City of Helena v. Pelham Board of Education, et al.

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Justia Opinion Summary

The City of Helena ("Helena") appealed the issuance of a preliminary injunction by the Shelby Circuit Court in favor of the Pelham Board of Education ("the Board") and its officers and/or members, in their official capacities (collectively, "the Board defendants"). In June 2021, the Board purchased approximately 52 acres of undeveloped land located within the corporate limits of Helena. The land has not been annexed by the City of Pelham or the Board. Helena collects property taxes on the land, and the land was zoned for single-family residential use under a Helena zoning ordinance. After purchasing the land, the Board began clearing the land for the purpose of constructing one or more athletic fields and a parking lot as part of the Pelham High School campus. Pelham High School was located adjacent to the land but lied within the corporate limits of the City of Pelham. The athletic-field project was originally scheduled to be completed on or before January 17, 2022, but it was delayed by Helena's attempts to enforce its zoning ordinance, which was an issue in this case. Helena asserted in its complaint, among other things, that the Board has no statutory authority to construct the athletic-field project within the corporate limits of Helena. The Board defendants counterclaimed, seeking sought declaratory and injunctive relief based on their position that the athletic-field project served a governmental purpose and, therefore, was not subject to Helena's zoning ordinance. Finding that the trial court did not follow the mandatory requirements of Rule 65(d)(2), the preliminary injunction was dissolved and the order issuing the injunction was, therefore, reversed and the case remanded.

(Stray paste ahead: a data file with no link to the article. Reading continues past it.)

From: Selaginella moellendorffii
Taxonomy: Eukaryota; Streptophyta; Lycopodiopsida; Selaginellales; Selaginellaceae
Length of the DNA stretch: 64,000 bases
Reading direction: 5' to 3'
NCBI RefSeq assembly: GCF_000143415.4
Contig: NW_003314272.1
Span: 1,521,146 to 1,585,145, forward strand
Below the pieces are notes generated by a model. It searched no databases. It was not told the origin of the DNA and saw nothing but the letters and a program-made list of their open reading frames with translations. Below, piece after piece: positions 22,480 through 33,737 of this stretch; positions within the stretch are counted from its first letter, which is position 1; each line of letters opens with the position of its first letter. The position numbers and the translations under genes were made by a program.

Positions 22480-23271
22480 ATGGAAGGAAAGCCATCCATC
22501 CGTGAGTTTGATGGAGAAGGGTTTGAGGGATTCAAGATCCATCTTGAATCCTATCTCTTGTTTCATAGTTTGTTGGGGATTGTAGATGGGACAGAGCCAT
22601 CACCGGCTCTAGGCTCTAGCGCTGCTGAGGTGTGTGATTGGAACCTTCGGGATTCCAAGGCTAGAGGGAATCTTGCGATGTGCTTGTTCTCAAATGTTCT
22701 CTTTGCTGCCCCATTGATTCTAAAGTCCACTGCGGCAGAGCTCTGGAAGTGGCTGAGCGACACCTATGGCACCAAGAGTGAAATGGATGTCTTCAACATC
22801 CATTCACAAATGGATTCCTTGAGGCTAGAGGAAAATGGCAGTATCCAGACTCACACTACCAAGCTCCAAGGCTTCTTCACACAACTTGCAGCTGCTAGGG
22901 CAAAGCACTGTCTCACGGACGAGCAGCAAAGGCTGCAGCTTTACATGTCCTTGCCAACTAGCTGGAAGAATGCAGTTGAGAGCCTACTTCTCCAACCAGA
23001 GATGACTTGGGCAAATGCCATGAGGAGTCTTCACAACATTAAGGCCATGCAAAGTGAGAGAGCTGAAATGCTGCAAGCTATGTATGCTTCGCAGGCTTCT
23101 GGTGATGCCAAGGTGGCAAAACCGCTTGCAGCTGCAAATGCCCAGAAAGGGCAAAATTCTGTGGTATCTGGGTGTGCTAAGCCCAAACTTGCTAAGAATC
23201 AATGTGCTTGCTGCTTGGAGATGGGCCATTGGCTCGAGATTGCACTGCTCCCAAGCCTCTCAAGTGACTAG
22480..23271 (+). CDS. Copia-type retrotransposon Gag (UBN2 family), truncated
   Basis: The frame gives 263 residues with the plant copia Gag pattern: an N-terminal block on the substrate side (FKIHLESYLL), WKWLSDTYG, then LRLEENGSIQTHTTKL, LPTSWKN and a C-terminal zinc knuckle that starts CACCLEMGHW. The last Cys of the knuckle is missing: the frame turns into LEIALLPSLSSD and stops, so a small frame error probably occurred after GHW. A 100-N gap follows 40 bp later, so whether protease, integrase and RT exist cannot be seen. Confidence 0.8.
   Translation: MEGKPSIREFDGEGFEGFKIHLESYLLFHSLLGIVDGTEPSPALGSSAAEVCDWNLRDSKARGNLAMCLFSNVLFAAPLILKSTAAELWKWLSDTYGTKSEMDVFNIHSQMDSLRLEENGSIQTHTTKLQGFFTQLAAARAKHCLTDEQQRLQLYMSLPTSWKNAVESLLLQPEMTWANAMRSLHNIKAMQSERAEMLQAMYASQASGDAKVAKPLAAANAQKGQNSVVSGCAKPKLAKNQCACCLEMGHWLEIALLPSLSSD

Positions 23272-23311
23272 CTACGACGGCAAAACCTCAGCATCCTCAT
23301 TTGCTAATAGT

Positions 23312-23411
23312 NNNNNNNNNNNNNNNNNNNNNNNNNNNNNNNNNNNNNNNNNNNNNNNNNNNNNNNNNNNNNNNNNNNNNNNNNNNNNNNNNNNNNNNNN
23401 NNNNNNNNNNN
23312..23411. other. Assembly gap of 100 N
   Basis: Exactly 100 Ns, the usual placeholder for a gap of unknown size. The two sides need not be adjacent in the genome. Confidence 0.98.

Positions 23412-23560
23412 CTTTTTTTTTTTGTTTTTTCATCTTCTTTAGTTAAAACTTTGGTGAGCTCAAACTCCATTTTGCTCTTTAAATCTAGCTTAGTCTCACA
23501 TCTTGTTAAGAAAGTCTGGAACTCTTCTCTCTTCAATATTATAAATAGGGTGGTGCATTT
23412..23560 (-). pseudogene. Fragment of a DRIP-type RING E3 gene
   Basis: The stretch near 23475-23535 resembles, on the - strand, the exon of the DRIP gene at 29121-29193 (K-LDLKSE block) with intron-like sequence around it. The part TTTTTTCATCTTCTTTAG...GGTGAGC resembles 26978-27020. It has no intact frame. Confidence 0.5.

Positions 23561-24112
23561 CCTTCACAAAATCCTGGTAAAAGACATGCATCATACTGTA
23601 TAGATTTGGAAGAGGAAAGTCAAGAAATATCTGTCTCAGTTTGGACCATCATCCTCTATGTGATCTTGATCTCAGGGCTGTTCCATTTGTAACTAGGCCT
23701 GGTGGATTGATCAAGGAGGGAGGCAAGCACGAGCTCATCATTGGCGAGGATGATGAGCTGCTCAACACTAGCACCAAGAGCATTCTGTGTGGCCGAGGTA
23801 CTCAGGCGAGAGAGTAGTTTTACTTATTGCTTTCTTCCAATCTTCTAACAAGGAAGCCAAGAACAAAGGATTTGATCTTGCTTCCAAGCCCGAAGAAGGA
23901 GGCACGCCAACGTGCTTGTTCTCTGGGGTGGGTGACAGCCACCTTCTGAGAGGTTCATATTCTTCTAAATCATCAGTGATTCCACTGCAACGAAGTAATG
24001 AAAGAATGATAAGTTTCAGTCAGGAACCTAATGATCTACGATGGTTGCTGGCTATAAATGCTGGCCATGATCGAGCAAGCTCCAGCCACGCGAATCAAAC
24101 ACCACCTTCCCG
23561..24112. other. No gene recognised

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Rel: October 21, 2022 Notice: This opinion is subject to formal revision before publication in the advance sheets of Southern Reporter. Readers are requested to notify the Reporter of Decisions, Alabama Appellate Courts, 300 Dexter Avenue, Montgomery, Alabama 36104-3741 ((334) 229-0650), of any typographical or other errors, in order that corrections may be made before the opinion is printed in Southern Reporter. SUPREME COURT OF ALABAMA OCTOBER TERM, 2022-2023 _________________________ SC-2022-0554 _________________________ City of Helena v. Pelham Board of Education and Rick Rhoades, Angie Hester, Bob O'Neil, Robert Plummer, Sharon Samuel, and Scott Coefield, in their official capacities as officers and/or members of the Pelham Board of Education Appeal from Shelby Circuit Court (CV-21-900714) SELLERS, Justice. SC-2022-0554 The City of Helena ("Helena") appeals from a preliminary injunction entered by the Shelby Circuit Court in favor of the Pelham Board of Education ("the Board") and its officers and/or members, in their official capacities (the Board and its individual officers and/or members are referred to collectively as "the Board defendants"). 1 We reverse and remand. Facts The Board, a city board of education, and Helena are both located within Shelby County. In June 2021, the Board purchased approximately 52 acres of undeveloped land located within the corporate limits of Helena. The land has not been annexed by the City of Pelham or the Board. Helena collects property taxes on the land, and the land is zoned for single-family residential use under a Helena zoning ordinance. After purchasing the land, the Board began clearing the land for the purpose of constructing one or more athletic fields and a parking lot ("the athletic 1Helena sued the following officers and/or members of the Board: Rick Rhoades, in his capacity as president of the Board; Angie Hester, Bob O'Neil, Robert Plummer, and Sharon Samuel, in their capacities as members of the Board; and Scott Coefield, in his capacity as the superintendent of the Pelham City Schools and the chief executive officer of the Board. 2 SC-2022-0554 field project") as part of the Pelham High School campus. Pelham High School is located adjacent to the land but lies within the corporate limits of the City of Pelham. The athletic-field project was originally scheduled to be completed on or before January 17, 2022, but it was delayed by Helena's attempts to enforce its zoning ordinance, which is an issue in this case. In November 2021, Helena sued the Board defendants, seeking declaratory and injunctive relief based on its position that construction of the athletic-field project was contrary to Helena's zoning ordinance. Helena asserted in its complaint, among other things, that the Board has no statutory authority to construct the athletic-field project within the corporate limits of Helena. See § 16-11-9, Ala. Code 1975 ("The city board of education is hereby vested with all the powers necessary or proper for the administration and management of the free public schools within such city and adjacent territory to the city which has been annexed as part of the school district which includes a city having a city board of education."). The Board defendants filed a counterclaim, seeking monetary damages based on Helena's alleged unlawful issuance of stopwork orders directed at the athletic-field project. The Board defendants 3 SC-2022-0554 also sought declaratory and injunctive relief based on their position that the athletic-field project served a governmental purpose and, therefore, was not subject to Helena's zoning ordinance. The Board defendants relied on Lauderdale County Board of Education v. Alexander, 269 Ala. 79, 110 So. 2d 911 (1959) ("Lauderdale"), a case in which a county board of education sought to build a storage and maintenance facility on property located within the corporate limits of the City of Florence in an area zoned for residential use. This Court concluded that the construction and operation of the facility by the county board of education was a governmental function and, therefore, was not subject to the City of Florence's zoning regulations. This Court reasoned that, "[i]f a city engaged in a governmental function is not subject to its own zoning regulations, certainly a county engaged in a governmental function is not subject to a city's zoning regulations." 269 Ala. at 86, 110 So. 2d at 918. In its "trial brief," Helena sought to distinguish Lauderdale on the basis that neither Lauderdale nor any of the cases cited therein address the issue presented in this case -- whether the Board, as a city board of education, may construct a school-related project within the corporate limits of another city, albeit one located in the same county. 4 SC-2022-0554 On May 6, 2022, the trial court, after considering the undisputed facts to which the parties had stipulated and the briefs and exhibits filed by the parties, entered an order granting the Board defendants preliminary injunctive relief. Relying primarily on Lauderdale, the trial court concluded that the Board, as an agency of the State, was not subject to the zoning regulations of either the City of Pelham or any other city in Shelby County, including Helena. Accordingly, the trial court ruled that the stop-work orders issued by Helena were void, and it ordered Helena to immediately rescind those orders. Helena appealed. See Rule 4(a)(1)(A), Ala. R. App. P. Helena also filed an emergency motion to stay the preliminary injunction pending the resolution of this appeal, which this Court denied. Standard of Review When reviewing the grant or denial of a preliminary injunction, this Court reviews the legal rulings of the trial court, to the extent that they resolve questions of law based on undisputed facts, de novo; we review the trial court's ultimate decision to issue the preliminary injunction, however, for an excess of discretion. City of Cedar Point v. Atlas Rental Prop., LLC, [Ms. 1210316, Aug. 26, 2022] ___ So. 3d ___ (Ala. 2022). 5 SC-2022-0554 Additionally, "this Court must consider both whether the evidence in the record supports the issuance of the preliminary injunction and whether the form of the preliminary-injunction order itself complies with the requirements of Rule 65(d)(2), Ala. R. Civ. P." Stephens v. Colley, 160 So. 3d 278, 282 (Ala. 2014). In order for a trial court to grant a preliminary injunction, the party seeking the injunction must demonstrate that (1) the party would suffer irreparable harm without the injunction, (2) the party has no adequate remedy at law, (3) the party has at least a reasonable chance of success on the ultimate merits of the case, and (4) the hardship that the injunction will impose on the opposing party will not unreasonably outweigh the benefit accruing to the party seeking the injunction. Holiday Isle, LLC v. Adkins, 12 So. 3d 1173, 1176 (Ala. 2008).2 2In their appellate brief, the Board defendants contend that the trial court did not issue a preliminary injunction and, that therefore, it was not required to apply the preliminary-injunction analysis in its order. Rather, the Board defendants contend "the issue presented in this appeal" was submitted to the trial court for its determination as a matter of law based on stipulated undisputed facts; thus, they assert that the trial court's order is reviewable "under appellate standards that ordinarily apply to questions of law predicated on undisputed facts." Board defendants' brief at 8. It is clear from the record, however, that both sides requested declaratory and injunctive relief and that the trial court granted the Board defendants preliminary injunctive relief, noting 6 SC-2022-0554 Discussion The dispositive issue on appeal is whether the trial court exceeded its discretion in granting a preliminary injunction in favor of the Board defendants by failing to include in its order the specific reasons for the issuance of the injunction as required by Rule 65, Ala. R. Civ. P. Rule 65(d)(2) requires that "[e]very order granting an injunction shall set forth the reasons for its issuance; shall be specific in terms; shall describe in reasonable detail, and not by reference to the complaint or other document, the act or acts sought to be restrained ...." See also Monte Sano Rsch. Corp. v. Kratos Def. & Sec. Sols., Inc., 99 So. 3d 855, 863 (Ala. 2012) ("Pursuant to Rule 65, it is mandatory that a preliminary-injunction order give reasons for the issuance of the injunction, that it be specific in its terms, and that it describe in reasonable detail the act or acts sought to be restrained."). Obviously, the trial court determined that the Board defendants had at least a reasonable chance of success on the ultimate merits based on its finding that the Board was not subject to Helena's zoning regulations. However, the order contains no further explanation that their request for "permanent injunctive relief and money damages" remained pending. Accordingly, this Court applies the standard of review applicable to the grant or denial of a preliminary injunction. 7 SC-2022-0554 of the reasons for its issuance. It is well settled that "[t]he primary reason for issuing an injunction is to prevent an irreparable injury, i.e., one not redressable [through an award of money damages] in a court of law." Triple J Cattle, Inc. v. Chambers, 551 So. 2d 280, 282 (Ala. 1989). "A plaintiff that can recover damages has an adequate remedy at law and is not entitled to an injunction." Monte Sano Rsch. Corp., 99 So. 2d at 862. Notably absent from the trial court's order is any statement that the Board defendants would suffer irreparable harm if the trial court refused to grant the preliminary injunction; additionally, the order does not address whether the Board defendants have an adequate remedy at law. For these reasons, the order fails to comply with Rule 65(d)(2). See Stephens, 160 So. 3d at 284 ("In sum, the circuit court's failure to include in the preliminary-injunction order the reasons for granting … injunctive relief requires the reversal of that order regardless of the fact that the circuit court presumably had its reasons for granting the [relief], though those reasons were not articulated in the order."); Butler v. Roome, 907 So. 2d 432, 435 (Ala. 2005) ("[T]he trial court's order in this case does not contain the reasons for its issuance, nor does the order state that Roome will suffer irreparable loss if the injunction is not issued. Therefore, the 8 SC-2022-0554 order does not comply with Rule 65(d)(2), and it must be dissolved."); Appalachian Transp. Grp., Inc. v. Parks, 738 So. 2d 878, 885 (Ala. 1999) ("When viewed in the context of this Court's consistent interpretation of Rule 65(d)(2), the orders of the trial court here cannot withstand appellate scrutiny. The orders do not contain the reasons for their issuance, nor does the trial court state that but for its orders irreparable harm would occur."); and Teleprompter of Mobile, Inc. v. Bayou Cable TV, 428 So. 2d 17, 20-21 (Ala. 1983) ("Since the provisions of Rule 65(d)(2) were not followed, and there was no evidence of an irreparable injury or lack of an adequate remedy at law, the order of the trial court is hereby reversed and the preliminary injunction … is hereby dissolved."). Because the preliminary-injunction order in this case fails to comply with Rule 65(d)(2), the trial court exceeded its discretion in granting preliminary injunctive relief in favor of the Board defendants. Accordingly, we need not address the other arguments raised by Helena in this appeal, which are directed at the merits of the order. See Marathon Constr. & Demolition, LLC v. King Metal Recycling & Processing Corp., 129 So. 3d 272, 276 n.3 (Ala. 2013) (noting that, because the trial court's failure to comply with the requirements of Rule 65 was 9 SC-2022-0554 dispositive, it was unnecessary to address the other issues raised on appeal). Conclusion Because the trial court did not follow the mandatory requirements of Rule 65(d)(2), the preliminary injunction is due to be dissolved and the order issuing the injunction is, therefore, reversed and the case remanded. Our holding should not be interpreted as precluding the Board defendants from requesting that the trial court issue a preliminary injunction that is consistent with this opinion. See Stephens, 160 So. 3d at 284. REVERSED AND REMANDED. Parker, C.J., and Bolin, Wise, and Stewart, JJ., concur. 10